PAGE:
SIU Department Name | Page Title

siu logo siupress logo

SIU logo

Banner

Main Content Area

Natural Heritage of Illinois

Natural Heritage of Illinois

Essays on Its Lands, Waters, Flora, and Fauna

Add to Cart

John E. Schwegman

$24.50

Paperback (Other formats: E-book)
978-0-8093-3484-1
256 pages, 6 x 9.25, 35 illustrations
08/19/2016

 

Additional Materials

About the Book

The Natural Heritage of Illinois is an engaging collection of ninety-three essays on the lands, waters, plants, and animals found in Illinois. Written in lively, accessible prose, the book discusses how wind, water, glaciers, earthquakes, fire, and people have shaped Illinois’ landforms, natural habitats, rivers and streams, and the ways in which native plants and animals, from individual species to entire ecosystems, have thrived, survived, or died out.
 
Author John E. Schwegman looks at the state’s early natural history, including its prehistoric vegetation and wildlife. He describes surviving remnants of formerly widespread species, such as biting horseflies so abundant they could kill a horse and flights of passenger pigeons dense enough to block the sun. The book addresses issues of species decline, the ways animals adapt to climate change and dwindling habitats, and the problem of invasive exotic species. Ecosystem preservation is discussed, and readers will witness prescribed burning techniques and volunteers aiding in natural land management.
 
Animal and plant conservation in Illinois is illustrated by essays that examine the efforts to save our dwindling Prairie Chicken population and to reintroduce river otters, the return of nesting bald eagles and cormorants to the state, the discovery of armadillos in southern Illinois, the pros and cons of feeding birds, and the biological significance of frog calls. Essays on Illinois’ native plants cover a wide range of topics, from defensive strategies to poisonous and edible species, prairie’s dependence on fire, how to recognize our wild roses, orchids, prairie grasses, and more. Full of fascinating information and expert knowledge, this book will prove invaluable to scholars, students, teachers, and casual nature lovers. 

Authors/Editors

John E. Schwegman is the principal author of The Natural Divisions of Illinois, a classification of the state’s natural lands that guides the development of the Illinois Nature Preserves System. He established the Natural Areas Program (now Division of Natural Heritage) at the Illinois’ Department of Natural Resources and since retirement has served as a commissioner of the Illinois Nature Preserves Commission. He led the founding of the Natural Areas Association, America's professional society for nature conservationists, and served as its first President. Currently, he serves as a consultant to the Illinois Nature Preserves Commission.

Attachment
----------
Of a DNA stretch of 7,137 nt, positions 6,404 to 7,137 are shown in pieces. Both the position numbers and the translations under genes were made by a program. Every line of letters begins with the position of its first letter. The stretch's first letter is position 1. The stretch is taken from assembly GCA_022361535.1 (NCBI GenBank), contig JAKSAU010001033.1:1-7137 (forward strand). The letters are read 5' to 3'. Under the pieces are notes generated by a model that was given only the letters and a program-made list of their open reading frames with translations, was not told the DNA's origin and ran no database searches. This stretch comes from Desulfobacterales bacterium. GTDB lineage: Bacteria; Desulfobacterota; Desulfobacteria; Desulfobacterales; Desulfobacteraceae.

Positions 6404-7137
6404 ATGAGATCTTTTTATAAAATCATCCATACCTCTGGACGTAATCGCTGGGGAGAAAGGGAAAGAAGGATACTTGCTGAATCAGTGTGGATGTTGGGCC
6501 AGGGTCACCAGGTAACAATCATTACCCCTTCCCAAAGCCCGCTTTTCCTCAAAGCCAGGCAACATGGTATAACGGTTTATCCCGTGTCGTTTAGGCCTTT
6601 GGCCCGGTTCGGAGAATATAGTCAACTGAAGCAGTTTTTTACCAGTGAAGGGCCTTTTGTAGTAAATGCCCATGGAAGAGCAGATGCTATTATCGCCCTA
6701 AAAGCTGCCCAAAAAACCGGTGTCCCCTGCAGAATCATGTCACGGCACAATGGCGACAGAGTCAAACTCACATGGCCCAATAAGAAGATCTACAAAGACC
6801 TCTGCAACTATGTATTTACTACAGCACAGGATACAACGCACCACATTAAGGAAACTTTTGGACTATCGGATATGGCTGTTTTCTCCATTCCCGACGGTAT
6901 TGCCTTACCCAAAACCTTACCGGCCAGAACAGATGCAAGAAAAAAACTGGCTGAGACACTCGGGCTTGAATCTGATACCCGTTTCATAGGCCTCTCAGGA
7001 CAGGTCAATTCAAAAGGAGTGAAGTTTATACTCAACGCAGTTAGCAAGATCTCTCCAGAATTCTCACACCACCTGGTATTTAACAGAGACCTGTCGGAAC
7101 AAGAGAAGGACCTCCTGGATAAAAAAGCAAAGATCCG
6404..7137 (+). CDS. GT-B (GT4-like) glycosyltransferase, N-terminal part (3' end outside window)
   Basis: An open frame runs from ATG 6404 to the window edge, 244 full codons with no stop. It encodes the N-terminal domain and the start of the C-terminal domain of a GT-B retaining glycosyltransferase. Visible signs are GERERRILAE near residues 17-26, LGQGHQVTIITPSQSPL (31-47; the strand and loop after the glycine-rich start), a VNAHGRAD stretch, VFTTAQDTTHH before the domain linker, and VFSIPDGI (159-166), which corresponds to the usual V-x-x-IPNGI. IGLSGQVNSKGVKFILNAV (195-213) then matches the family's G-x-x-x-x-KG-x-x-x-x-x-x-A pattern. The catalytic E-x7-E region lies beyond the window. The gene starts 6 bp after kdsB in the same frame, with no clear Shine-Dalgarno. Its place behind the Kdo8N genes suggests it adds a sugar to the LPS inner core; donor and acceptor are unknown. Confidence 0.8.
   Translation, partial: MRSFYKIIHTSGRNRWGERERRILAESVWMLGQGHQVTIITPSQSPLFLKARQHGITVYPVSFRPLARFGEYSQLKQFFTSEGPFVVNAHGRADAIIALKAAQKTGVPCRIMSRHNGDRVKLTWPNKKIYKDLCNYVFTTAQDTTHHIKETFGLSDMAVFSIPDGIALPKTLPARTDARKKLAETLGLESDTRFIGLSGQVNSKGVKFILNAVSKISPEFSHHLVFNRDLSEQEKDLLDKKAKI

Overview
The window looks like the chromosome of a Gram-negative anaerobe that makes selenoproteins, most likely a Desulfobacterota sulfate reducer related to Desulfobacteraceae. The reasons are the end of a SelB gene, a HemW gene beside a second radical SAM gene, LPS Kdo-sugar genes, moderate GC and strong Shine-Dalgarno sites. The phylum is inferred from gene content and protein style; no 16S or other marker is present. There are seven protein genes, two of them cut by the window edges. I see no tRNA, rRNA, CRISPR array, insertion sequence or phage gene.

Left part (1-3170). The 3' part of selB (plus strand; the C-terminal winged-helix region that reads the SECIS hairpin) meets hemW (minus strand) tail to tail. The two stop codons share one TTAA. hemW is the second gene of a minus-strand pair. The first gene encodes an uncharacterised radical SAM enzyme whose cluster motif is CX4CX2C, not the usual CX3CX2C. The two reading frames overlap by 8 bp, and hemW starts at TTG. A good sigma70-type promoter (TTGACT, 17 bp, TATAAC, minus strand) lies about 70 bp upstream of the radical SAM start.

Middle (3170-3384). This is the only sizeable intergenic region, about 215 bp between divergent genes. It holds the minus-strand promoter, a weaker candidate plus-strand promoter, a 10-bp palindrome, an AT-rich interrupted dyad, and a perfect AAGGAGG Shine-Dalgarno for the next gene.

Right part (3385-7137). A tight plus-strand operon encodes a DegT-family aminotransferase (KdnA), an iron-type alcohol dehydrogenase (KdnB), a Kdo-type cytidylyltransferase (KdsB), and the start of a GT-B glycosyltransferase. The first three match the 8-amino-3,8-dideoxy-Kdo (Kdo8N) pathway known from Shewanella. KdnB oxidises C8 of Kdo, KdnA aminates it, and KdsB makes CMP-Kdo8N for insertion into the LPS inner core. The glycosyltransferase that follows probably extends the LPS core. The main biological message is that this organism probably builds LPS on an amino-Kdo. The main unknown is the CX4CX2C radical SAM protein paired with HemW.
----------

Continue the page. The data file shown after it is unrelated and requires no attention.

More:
Reviews

"The author presents— a wide range of topics that illustrate the natural history of the state and the effort to study and preserve the plants and animals that live here"Journal of the Illinois State Historical Society

“The ninety-three essays on the natural features of Illinois reflect the author’s lifetime of study of the plants, animals, rocks, landforms, and other natural phenomena in the state. Schwegman’s keen observation skills are exhibited in each of the essays. Many readers will feel as if they are with Schwegman in the field as they read these eloquently written vignettes of nature.”—Robert H. Mohlenbrock, Distinguished Professor Emeritus, Southern Illinois University
 
“In The Natural Heritage of Illinois, Schwegman shares his vast understanding of Illinois—its geography, plants, animals, and people—with a new generation of scientists, resource managers, and outdoors people. His ability to describe Illinois and its biodiversity in vivid detail provides useful insights into the state’s history and ecology.”—Dr. Brian D. Anderson, senior deputy director, Prairie Research Institute

"The Natural Heritage of Illinois is a kind of handbook for better appreciation of our outdoor heritage. The book was a good winter read, just what I needed to help get me through the short, cold days and to anticipate the many natural experiences that await as the earth awakens."—Rick Thom, The Missouri Prairie Journal

"The essays are dense with information and well thought out, even as the writing style is approachable and straightforward. The author has spent countless hours in the field, but he has also dug into the research on these topics. The end result condenses some 50 years of experience into short 1–3 page vignettes that illuminate the region’s natural history—not an easy feat."---Greg Spyreas, plant ecologist and botanist, Illinois Natural History Survey